All Makers Now?, will raise questions about how, where and why the complex and subtly nuanced characteristics of craft merge with those of digital production, rapid prototyping and the superfast information highway. A vision of a world in which anyone can be a maker and an entrepreneur raises questions about the value of craft in 21st century production, enabling an exploration of its significance within a variety of disciplines and communities, and opening up new perspectives on its role in facing current social, economic and environmental challenges. Aimed at makers and researchers of all shapes and codes including hackers, crafters, inventors, designers, economists, curators and critical theorists, this two day conference will explore craft values, traditional making processes and novel forms of engagement, participation and interaction in digital and material cultures.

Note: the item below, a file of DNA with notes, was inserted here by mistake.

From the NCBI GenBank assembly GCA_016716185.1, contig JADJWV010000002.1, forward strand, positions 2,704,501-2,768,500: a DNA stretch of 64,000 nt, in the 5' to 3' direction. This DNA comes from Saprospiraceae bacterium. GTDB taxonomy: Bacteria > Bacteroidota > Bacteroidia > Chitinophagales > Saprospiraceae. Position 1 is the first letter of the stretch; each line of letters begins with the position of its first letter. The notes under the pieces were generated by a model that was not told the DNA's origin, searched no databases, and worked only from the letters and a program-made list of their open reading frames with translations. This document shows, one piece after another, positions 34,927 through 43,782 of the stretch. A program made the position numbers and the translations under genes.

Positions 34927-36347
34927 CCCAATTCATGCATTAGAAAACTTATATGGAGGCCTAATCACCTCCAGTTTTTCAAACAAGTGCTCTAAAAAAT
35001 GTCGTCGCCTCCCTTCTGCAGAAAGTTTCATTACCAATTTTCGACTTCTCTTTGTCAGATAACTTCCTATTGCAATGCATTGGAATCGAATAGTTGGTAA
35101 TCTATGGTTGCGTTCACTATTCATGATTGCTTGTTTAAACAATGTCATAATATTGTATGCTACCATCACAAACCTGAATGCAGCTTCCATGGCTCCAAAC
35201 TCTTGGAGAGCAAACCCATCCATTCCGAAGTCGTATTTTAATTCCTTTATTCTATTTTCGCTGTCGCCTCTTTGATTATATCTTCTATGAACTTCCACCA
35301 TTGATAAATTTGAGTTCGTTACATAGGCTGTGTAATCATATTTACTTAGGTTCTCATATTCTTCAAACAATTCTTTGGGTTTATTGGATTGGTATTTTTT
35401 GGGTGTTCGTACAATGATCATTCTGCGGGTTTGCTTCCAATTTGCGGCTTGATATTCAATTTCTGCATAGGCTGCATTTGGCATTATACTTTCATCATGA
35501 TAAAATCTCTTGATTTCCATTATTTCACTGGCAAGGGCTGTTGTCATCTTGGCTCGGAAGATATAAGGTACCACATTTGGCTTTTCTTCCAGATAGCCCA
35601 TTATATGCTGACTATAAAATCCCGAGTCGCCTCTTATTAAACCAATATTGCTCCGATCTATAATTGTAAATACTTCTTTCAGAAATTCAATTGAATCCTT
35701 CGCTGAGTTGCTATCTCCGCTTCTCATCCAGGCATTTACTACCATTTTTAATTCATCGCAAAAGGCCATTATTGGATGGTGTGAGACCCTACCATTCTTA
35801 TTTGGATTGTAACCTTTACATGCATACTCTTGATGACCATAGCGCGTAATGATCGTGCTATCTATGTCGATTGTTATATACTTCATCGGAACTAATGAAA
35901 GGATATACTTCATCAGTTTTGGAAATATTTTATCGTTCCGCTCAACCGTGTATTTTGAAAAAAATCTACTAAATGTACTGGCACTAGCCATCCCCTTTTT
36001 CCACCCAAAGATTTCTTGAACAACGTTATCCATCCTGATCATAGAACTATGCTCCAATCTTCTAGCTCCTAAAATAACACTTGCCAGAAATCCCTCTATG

All Makers Now?

10-11 July 2014,

Falmouth University, Penryn Campus, Cornwall


Growing a Circular Economy: Parliamentary Inquiry

Kate Goldsworthy was invited recently to give evidence at the Environmental Audit Committee’s inquiry into ‘Growing a Circular Economy’. Other witnesses called at the meeting included Professor Rob Holdway, Director, Giraffe Innovation Ltd; Sophie Thomas, Director, The Great Recovery, RSA; Ramon Arratia, Sustainability Director, Interface Carpets; Matthew Bulley, Managing Director, Caterpillar Remanufacturing; and Mike Barry, Director of Sustainable Business, Marks & Spencer.

In recent years, there has been a growing discussion of resource efficiency, the ‘circular economy’ and the economic and environmental benefits of maximising the value of resources beyond the life of a product. The Environmental Audit Committee aims to examine the issues surrounding building a circular economy, building a case for transforming the approach to waste, and growing a ‘circular economy’

▪   The potential economic value of resources contained in ‘waste’

▪   The key domestic and international links and resource value chains

▪   The environmental benefits of the circular economy (including design to reduce, re-use, repair/remanufacture and recycling or composting)

▪   The potential benefits of alternative business models, including leasing and design for re-use

▪   The barriers to ‘circular’ business models